For eastbound Yesler the bike lane is against the curb and it’s never legal for a motorized vehicle to enter it except at a small number of curb-cuts… so I guess put up flex-posts? Westbound Yesler (where this crash occurred!) has curbside parking. Swapping the bike lane and the parking trades danger to cyclists for danger to people exiting vehicles, and adds accessibility challenges (per Portland’s experience). I’m not sure the road bed is wide enough to accommodate this configuration, and the current configuration where the narrow bike lane doubles as a buffer zone for drivers exiting their vehicles is obviously not a real solution. So the parking has to go, no two ways about it. That makes for a really generous westbound bike lane and a really narrow eastbound lane, which can’t be balanced until next time the street and rails are torn up (a couple generations from now?).

    1. Gary

      Figure a 15 year cycle for track wear at least on curves. Less on straight sections.

      Tears me a up, as I loved those old waterfront street cars, but then they had a designated right of way most of their distance.

      1. Gary

        (less wear, longer life) oooppps. need more coffee.

      2. That sort of maintenance won’t require tearing up the concrete part of the road, will it?

  3. […] on the Network today: Seattle Bike Blog remembers a woman who died from a fall over her bike handlebars, likely after getting tangled in […]

  4. […] Desiree’s mom: ‘I don’t want anyone else to lose their future on something that’s so prevent…(Image: Seattle Bike Blog) […]

  5. Hill

    Seattle built a quicker, trendier, cheaper mode of transit that it knows causes many bike accidents in other US cities, (google it…) We all have to buck up and pay for trollies, trains, etc. that are OFF streets. They have always been dangerous…..
    The bible of bicycling in it’s 6th edition, Effective Cycling, has 2 chapters on these issues.
    Just because you know how to ride a bike, doesn’t mean you know how to ride safely in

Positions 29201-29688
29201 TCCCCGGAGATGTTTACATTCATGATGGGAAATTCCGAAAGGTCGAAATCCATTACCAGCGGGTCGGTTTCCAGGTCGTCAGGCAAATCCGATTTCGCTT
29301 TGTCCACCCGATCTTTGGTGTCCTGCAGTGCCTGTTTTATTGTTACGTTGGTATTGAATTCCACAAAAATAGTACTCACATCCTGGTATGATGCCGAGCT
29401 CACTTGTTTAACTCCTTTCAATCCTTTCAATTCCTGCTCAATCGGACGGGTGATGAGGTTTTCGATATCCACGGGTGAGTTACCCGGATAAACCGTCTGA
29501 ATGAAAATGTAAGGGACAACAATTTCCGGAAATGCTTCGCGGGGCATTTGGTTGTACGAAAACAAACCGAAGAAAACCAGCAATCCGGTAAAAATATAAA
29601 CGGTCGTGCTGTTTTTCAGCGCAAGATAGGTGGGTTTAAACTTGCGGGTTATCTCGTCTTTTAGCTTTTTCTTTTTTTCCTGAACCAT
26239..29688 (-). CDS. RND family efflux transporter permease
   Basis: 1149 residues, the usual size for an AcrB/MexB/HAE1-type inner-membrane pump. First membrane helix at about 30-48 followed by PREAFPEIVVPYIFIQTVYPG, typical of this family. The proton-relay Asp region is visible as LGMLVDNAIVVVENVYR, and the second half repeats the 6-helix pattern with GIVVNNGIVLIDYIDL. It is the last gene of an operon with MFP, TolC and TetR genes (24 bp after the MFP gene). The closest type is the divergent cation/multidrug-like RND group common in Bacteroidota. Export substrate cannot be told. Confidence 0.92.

city, country, highway environments.
    Bicyclists educate yourself…..

    1. Gary

      Those tracks are a trap!

  6. No surprise to me at all that the US’s biggest proponent of road bikes with 650b x 41mm tires lives in Seattle.

    1. Well, his preference predates these streetcars and he largely spends a lot of time riding on barely-paved backroads and gravel fire roads out in the boonies. It’s not so much related to the state of our pavement in Seattle.

      That said, I do prefer slick 26″ tires over the narrow 700C tires that everyone defaults to even when riding around Seattle. The smaller wheels also turn more quickly than 35mm+ 700C setups, which is important for the tight right angles in our oddly pedestrian-focused bicycle infrastructure.

  7. D reeves

    I’ve spent the last month in Northern Europe — and noticed that Amsterdam, Oslo, Helsinki and Rotterdam all have extensive tram networks with cyclists riding in and around all the tracks.

    Sometimes they’re physically separated from the rest of traffic, but often not.

    One difference I did note are the tires on most city bikes — quite a bit wider, and things like fixies and road bikes are really only for the truly hard core.

    I wonder what their accident rates are?